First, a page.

On April 18, 2023, the European Parliament greenlit crucial legislation, solidifying the European Union’s commitment to the “Fit for 55 in 2030 package,” aiming for a 55 percent reduction in greenhouse gas (GHG) emissions by 2030, as compared to 1990 levels. In line with the European Climate Law, Parliament endorsed the Emissions Trading System (ETS) reform, which mandates a 62 percent reduction in GHG emissions in ETS sectors by 2030 compared to 2005 levels.
The ETS reform also includes the gradual elimination of free allowances for companies from 2026 to 2034 and the establishment of a separate ETS II for road transport and building fuels, set to introduce GHG emission pricing in 2027 or 2028, depending on energy price fluctuations. The European Parliament also voted to include GHG emissions from maritime activities in the ETS for the first time and approved the revision of the ETS for aviation.
This move will eliminate free allowances for the aviation sector by 2026 and encourage the use of sustainable aviation fuels. Furthermore, Parliament passed the EU Carbon Border Adjustment Mechanism (CBAM) regulations, which aim to incentivize non-EU countries to enhance their climate ambitions and prevent production relocation to countries with less stringent policies.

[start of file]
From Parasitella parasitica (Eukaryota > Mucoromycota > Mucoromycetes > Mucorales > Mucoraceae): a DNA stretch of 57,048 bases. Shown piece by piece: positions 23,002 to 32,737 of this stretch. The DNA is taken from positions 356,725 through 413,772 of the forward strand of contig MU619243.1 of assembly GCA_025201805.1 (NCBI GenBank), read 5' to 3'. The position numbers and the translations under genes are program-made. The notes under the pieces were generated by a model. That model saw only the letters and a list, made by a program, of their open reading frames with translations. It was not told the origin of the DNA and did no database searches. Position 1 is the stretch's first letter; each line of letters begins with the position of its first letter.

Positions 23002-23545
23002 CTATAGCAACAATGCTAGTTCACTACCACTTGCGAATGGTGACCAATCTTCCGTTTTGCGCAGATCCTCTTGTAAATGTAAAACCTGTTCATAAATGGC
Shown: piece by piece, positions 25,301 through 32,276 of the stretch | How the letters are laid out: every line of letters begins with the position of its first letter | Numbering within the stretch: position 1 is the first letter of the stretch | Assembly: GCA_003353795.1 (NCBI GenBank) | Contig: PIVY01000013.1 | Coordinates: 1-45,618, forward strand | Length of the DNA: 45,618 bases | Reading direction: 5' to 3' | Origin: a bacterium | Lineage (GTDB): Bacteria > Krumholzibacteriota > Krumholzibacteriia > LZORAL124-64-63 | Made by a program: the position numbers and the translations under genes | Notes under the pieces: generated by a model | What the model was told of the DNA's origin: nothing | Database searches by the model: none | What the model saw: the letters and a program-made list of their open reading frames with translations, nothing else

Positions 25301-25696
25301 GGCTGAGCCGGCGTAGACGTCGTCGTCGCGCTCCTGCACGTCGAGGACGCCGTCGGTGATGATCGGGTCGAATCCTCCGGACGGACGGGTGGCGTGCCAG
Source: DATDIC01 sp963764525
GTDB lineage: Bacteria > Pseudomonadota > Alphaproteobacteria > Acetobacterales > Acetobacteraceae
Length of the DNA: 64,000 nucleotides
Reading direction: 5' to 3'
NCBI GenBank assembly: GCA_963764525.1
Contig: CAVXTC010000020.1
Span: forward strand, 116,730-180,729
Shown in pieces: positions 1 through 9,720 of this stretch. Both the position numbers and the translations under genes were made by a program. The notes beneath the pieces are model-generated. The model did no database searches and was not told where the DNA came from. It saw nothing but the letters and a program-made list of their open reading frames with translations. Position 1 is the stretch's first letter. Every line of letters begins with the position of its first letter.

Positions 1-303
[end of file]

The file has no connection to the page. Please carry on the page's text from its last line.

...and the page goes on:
The CBAM, covering iron, steel, cement, aluminum, fertilizers, electricity, hydrogen, and certain indirect emissions, will be implemented gradually from 2026 to 2034, in parallel with the phasing out of free allowances in the EU ETS. Importers of these goods will be required to pay the price difference between the carbon price in the country of production and the EU ETS carbon allowance price.
Additionally, Parliament ratified the creation of an EU Social Climate Fund (SCF) in 2026, ensuring a fair and socially inclusive climate transition by supporting vulnerable households, micro-enterprises, and transport users affected by energy and transport poverty. The SCF will be financed through auctioning ETS II allowances up to €65 billion, with an extra 25 percent sourced from national resources, totaling an estimated €86.7 billion. Upon formal endorsement by the Council, the legislation will be published in the EU Official Journal and come into effect 20 days later.